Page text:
And as silently steal away.

Monday, July 12, 2010

A Picture....

Is Worth....

A Thousand...


Ben was reading a book about Amish culture the other day, and he told me that one of the children pictured had never seen a picture of himself before. Ben and I were discussing why old order Amish discourage picture taking in their communities. One of the main reasons for shunning photography, so to speak, is because of pride. The book mentioned that the Amish felt it was vain to have pictures taken.

Looking at some of the pictures on Face book and other places around the web may certainly confirm that theory! However,there is such a deep level of memories portrayed in a single photo. Details are captured that certainly would have faded away over the years. I posted a few random photos to make my point.

In the first picture, I see a sweet moment captured of two loving sisters. Knowing my girls, I am also struck with the memory of Anna wearing a bathing suit 24/7! She usually always is dressed in a bathing suit. Would I have remembered that without a picture? And are these little details important? Yes, they are. The little details are what give life to our memories. They are the salt and pepper that flavor and enhance bygone moments.

On the next picture, of Sam holding the book, I chuckle at all the little nuances captured in the picture. First of all, Sam was wearing gloves, because he didn't want to touch the fish Ben caught. Second of all, he is wearing his super hero PJ's (at least the top!) that he picked out when he could have had any outfit in Target. I am reminded how we bought the PJs in Richmond when Oliver was in the hospital. The kind woman at the Ronald McDonald house was picking us up from Target and taking us to the hospital. By the time we arrived at the hospital, Sam had changed into these PJs in the back seat of the car! Never mind that it was forty degrees out, and he wore the matching shorts in the set...not the pants!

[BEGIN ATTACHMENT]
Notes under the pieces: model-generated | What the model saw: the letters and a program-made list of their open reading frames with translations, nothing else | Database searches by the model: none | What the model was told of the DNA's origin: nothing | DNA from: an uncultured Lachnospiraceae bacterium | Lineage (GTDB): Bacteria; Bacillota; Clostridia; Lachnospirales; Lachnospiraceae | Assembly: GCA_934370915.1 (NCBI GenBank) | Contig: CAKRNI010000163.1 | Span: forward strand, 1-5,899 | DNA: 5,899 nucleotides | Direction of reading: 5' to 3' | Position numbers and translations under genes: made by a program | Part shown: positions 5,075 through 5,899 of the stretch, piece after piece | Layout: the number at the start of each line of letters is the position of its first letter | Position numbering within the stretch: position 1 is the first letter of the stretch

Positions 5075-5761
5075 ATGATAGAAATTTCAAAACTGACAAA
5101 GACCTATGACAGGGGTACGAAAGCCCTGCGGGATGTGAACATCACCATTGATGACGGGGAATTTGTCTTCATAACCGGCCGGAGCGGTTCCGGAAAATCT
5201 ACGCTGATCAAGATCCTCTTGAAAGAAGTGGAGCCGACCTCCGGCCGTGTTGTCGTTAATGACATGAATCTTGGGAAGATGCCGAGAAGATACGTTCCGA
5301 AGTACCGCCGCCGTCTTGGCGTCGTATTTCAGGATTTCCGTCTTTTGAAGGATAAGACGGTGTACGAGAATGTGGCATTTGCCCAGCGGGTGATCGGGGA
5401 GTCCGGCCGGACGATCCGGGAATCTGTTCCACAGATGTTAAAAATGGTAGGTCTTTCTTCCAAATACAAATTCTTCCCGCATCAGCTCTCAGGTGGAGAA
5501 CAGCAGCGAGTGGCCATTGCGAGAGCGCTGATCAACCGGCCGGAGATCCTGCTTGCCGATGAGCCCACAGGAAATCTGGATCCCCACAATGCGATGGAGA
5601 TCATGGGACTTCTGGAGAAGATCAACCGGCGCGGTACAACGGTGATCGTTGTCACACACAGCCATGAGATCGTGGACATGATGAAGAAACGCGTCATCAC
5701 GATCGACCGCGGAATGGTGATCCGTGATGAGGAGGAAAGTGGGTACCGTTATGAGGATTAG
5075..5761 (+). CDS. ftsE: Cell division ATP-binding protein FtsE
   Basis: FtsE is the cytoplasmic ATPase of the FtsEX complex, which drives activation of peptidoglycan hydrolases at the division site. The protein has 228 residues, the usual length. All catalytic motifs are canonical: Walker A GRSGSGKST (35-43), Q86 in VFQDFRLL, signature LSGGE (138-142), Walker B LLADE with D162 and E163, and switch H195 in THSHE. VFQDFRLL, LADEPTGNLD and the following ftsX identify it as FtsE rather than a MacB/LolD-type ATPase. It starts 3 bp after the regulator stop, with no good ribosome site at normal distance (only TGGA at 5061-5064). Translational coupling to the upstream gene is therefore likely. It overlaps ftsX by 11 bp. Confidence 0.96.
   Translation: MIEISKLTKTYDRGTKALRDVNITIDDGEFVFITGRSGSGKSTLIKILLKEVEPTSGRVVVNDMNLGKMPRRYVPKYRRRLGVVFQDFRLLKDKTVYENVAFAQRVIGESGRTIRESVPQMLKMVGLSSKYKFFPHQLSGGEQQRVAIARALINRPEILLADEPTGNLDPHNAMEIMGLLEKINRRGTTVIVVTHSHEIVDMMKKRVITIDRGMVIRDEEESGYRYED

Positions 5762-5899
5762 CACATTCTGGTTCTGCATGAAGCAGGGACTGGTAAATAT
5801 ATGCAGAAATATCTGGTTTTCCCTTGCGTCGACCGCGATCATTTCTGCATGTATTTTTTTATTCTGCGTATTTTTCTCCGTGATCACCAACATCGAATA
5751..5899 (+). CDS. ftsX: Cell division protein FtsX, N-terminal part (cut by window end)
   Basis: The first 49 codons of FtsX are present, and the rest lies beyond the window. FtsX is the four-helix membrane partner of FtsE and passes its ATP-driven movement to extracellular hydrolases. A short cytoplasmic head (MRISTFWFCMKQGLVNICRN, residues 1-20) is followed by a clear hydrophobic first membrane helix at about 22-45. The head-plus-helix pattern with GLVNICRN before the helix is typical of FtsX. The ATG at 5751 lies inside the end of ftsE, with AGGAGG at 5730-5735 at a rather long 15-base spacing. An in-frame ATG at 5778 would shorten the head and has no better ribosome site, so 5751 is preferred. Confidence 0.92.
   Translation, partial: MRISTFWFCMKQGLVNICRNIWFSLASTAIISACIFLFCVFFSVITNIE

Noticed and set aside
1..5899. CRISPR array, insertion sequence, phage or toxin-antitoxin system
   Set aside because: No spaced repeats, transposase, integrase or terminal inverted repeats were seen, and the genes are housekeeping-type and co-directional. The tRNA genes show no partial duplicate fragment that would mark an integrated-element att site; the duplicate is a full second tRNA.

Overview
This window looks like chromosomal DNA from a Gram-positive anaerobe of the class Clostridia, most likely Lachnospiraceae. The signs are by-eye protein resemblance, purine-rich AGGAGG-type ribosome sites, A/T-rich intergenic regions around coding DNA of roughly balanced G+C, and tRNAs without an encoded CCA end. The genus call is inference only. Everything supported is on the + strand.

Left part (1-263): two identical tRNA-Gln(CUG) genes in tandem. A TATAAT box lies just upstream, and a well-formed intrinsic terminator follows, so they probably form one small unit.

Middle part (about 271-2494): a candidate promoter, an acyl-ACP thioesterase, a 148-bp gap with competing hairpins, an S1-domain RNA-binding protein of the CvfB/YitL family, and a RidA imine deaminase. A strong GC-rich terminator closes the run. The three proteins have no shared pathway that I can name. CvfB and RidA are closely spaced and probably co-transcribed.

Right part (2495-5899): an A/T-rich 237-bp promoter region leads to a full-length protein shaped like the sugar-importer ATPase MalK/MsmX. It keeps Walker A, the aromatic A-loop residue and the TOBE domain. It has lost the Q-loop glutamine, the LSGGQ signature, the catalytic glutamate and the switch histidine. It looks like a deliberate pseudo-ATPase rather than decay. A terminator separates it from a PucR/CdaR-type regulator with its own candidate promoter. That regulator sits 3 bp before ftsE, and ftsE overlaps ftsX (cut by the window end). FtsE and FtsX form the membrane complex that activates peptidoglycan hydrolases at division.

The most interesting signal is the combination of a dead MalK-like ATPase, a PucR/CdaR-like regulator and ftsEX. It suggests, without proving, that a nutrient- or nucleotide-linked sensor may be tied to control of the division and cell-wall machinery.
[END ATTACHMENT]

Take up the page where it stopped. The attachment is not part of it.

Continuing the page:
I am also reminded in Sam's picture of our reading times together. Sam has chosen on his own to use the McGuffey readers to learn how to read. On this particular day, I was busy doing something, and Sam was hunting me down, armed with his "reader," saying, "Mommy, now will you please read with me...."

In the background of the picture I see Roy sleeping under the van- one of his favorite spots. And I love Sam's expression. Will I remember his awkward, toothy smile after he has braces in a few years?

And then there's the picture of Tommy. No matter how much we remember of an event or a person, a facial expression captured on camera truly stirs the heart. I look at Tommy and can feel his joy and enthusiasm as if I am right there in that moment.

Lastly, I am with Mary Margaret at one of our favorite spots: the Pioneer Village on Skyline drive. How many times have I glorified this humble little dwelling in my mind? As much as I know that I wouldn't have wanted to be a pioneer woman, I long for the "simplicity" of earlier times.

So, Yes. As much as I admire the Amish and their ways of living, I must respectfully disagree about picture taking. I am so thankful we have this amazing way of putting the life back into our memories.